FIG. 5 is a block diagram showing the apparatus 50 of FIG. 3 with the components of the signal generator 52 and measurement signal generator 60 shown in more detail. Components in common between FIGS. 3 and 5 are given the same reference number. Thus, selection of a treatment mode or measurement mode is made using signal V6 from DSP unit 56 to switch 62, which causes a common switch contact to toggle between a contact connected to a treatment signal generator 52 (i.e. a microwave component line-up or sub-assembly for generating a treatment signal) and a contact connected to the measurement signal generator 60 (or microwave component line-up or sub-assembly) to select which signal is transmitted to the antenna along cable 55. The switch 62 is a single pole-two throw arrangement, and preferably introduces a minimal amount of attenuation of the signal passing through it, i.e. the loss through the switch may be less than 0.2 dB. The switch 62 may be a waveguide switch or a co-axial switch. For the upper frequency range disclosed herein a waveguide switch is preferred because it has a lower insertion loss. The waveguide switch basically enables two pieces of waveguide to be moved to enable the energy from either the measurement or treatment circuits to be connected to a common channel comprising of a cable assembly (or microstrip/coplanar line) and the antenna.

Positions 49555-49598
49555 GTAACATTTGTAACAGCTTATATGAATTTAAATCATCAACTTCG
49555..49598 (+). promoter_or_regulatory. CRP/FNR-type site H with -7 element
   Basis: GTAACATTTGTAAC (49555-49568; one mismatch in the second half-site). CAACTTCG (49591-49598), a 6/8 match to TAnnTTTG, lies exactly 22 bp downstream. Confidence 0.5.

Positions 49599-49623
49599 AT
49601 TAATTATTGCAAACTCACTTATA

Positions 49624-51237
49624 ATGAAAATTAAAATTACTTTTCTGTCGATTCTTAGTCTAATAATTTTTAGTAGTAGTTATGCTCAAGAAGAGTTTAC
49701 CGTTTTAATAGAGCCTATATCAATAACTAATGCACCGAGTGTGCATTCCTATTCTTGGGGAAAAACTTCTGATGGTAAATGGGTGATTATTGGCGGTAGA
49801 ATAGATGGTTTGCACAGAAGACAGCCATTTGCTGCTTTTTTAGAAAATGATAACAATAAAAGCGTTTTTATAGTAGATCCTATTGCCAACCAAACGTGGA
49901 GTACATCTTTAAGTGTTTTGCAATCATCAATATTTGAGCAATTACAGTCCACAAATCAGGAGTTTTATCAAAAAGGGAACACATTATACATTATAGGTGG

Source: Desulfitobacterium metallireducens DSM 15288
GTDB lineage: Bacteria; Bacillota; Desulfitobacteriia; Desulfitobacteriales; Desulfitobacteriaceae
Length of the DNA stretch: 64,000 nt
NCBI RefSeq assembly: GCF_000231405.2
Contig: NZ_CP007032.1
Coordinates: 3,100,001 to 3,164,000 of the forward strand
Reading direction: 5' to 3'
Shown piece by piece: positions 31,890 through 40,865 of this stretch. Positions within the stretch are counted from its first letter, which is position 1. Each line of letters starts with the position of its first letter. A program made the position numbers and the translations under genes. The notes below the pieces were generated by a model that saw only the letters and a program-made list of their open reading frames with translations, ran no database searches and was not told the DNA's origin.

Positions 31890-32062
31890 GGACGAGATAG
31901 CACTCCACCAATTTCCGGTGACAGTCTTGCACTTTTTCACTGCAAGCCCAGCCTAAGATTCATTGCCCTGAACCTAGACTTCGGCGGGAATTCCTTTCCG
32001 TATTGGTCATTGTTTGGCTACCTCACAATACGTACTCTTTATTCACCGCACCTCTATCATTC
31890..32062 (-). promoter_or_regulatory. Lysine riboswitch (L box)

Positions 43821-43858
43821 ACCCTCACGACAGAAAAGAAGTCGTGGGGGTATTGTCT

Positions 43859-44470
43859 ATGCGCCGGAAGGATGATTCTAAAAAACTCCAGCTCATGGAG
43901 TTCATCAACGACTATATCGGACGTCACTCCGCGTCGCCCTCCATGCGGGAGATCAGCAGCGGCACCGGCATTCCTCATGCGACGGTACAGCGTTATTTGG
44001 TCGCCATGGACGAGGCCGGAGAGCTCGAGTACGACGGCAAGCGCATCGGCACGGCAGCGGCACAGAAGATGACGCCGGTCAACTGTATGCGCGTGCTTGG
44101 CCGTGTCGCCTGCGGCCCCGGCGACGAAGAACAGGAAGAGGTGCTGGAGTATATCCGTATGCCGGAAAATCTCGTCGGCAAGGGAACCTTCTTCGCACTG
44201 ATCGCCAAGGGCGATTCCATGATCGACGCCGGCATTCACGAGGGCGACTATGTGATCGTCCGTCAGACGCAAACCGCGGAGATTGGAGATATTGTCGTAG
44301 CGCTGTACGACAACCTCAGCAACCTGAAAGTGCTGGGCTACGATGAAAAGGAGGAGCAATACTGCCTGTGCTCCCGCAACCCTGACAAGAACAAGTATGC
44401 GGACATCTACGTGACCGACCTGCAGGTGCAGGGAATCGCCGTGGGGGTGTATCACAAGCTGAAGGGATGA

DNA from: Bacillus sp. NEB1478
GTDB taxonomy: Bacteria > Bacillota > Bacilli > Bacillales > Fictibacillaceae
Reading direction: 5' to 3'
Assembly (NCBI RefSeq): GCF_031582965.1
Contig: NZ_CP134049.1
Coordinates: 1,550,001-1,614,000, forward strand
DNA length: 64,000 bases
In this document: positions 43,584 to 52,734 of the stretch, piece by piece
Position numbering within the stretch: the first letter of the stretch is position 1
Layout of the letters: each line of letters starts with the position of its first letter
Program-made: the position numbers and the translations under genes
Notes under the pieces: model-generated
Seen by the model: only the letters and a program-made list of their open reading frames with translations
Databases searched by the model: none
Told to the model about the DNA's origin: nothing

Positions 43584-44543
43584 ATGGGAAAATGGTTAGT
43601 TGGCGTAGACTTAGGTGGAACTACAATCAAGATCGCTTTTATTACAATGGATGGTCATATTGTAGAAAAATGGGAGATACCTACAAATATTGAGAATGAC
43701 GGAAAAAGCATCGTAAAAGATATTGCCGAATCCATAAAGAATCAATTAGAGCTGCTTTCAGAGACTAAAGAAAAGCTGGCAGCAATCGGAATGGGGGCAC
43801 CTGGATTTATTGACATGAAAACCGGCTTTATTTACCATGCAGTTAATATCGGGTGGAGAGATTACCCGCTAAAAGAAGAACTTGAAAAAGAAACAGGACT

In FIG. 5, a common frequency source oscillator 82 is used by both the treatment signal generator 52 and the measurement signal generator 60. The frequency source 82 comprises a source oscillator 84 whose output is connected to a power splitter 86 (e.g. 3 dB power splitter or power coupler), which routes a first part of the signal to the treatment signal component line-up for operation in the treatment mode. A second part is routed to the measurement signal component line-up for operation in the measurement mode.